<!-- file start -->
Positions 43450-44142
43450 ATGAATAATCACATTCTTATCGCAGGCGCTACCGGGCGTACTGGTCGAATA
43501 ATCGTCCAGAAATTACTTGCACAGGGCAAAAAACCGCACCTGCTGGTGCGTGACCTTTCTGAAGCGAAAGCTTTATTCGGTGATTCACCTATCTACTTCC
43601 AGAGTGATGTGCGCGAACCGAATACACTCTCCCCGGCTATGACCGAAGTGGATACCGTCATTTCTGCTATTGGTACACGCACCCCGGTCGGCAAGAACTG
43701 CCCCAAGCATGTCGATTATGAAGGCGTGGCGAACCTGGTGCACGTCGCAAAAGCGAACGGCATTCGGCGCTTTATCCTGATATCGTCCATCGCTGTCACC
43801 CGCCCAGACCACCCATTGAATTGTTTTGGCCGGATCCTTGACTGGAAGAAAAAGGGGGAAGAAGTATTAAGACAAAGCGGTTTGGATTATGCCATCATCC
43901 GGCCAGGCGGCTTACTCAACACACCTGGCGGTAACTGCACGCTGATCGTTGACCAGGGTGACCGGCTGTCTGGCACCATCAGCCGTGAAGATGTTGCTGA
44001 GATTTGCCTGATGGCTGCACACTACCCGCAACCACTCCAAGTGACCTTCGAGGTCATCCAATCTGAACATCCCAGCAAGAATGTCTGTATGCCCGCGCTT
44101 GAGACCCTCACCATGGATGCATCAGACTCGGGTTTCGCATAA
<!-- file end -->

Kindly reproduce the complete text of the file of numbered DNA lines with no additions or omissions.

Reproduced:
Positions 43450-44142
43450 ATGAATAATCACATTCTTATCGCAGGCGCTACCGGGCGTACTGGTCGAATA
43501 ATCGTCCAGAAATTACTTGCACAGGGCAAAAAACCGCACCTGCTGGTGCGTGACCTTTCTGAAGCGAAAGCTTTATTCGGTGATTCACCTATCTACTTCC
43601 AGAGTGATGTGCGCGAACCGAATACACTCTCCCCGGCTATGACCGAAGTGGATACCGTCATTTCTGCTATTGGTACACGCACCCCGGTCGGCAAGAACTG
43701 CCCCAAGCATGTCGATTATGAAGGCGTGGCGAACCTGGTGCACGTCGCAAAAGCGAACGGCATTCGGCGCTTTATCCTGATATCGTCCATCGCTGTCACC
43801 CGCCCAGACCACCCATTGAATTGTTTTGGCCGGATCCTTGACTGGAAGAAAAAGGGGGAAGAAGTATTAAGACAAAGCGGTTTGGATTATGCCATCATCC
43901 GGCCAGGCGGCTTACTCAACACACCTGGCGGTAACTGCACGCTGATCGTTGACCAGGGTGACCGGCTGTCTGGCACCATCAGCCGTGAAGATGTTGCTGA
44001 GATTTGCCTGATGGCTGCACACTACCCGCAACCACTCCAAGTGACCTTCGAGGTCATCCAATCTGAACATCCCAGCAAGAATGTCTGTATGCCCGCGCTT
44101 GAGACCCTCACCATGGATGCATCAGACTCGGGTTTCGCATAA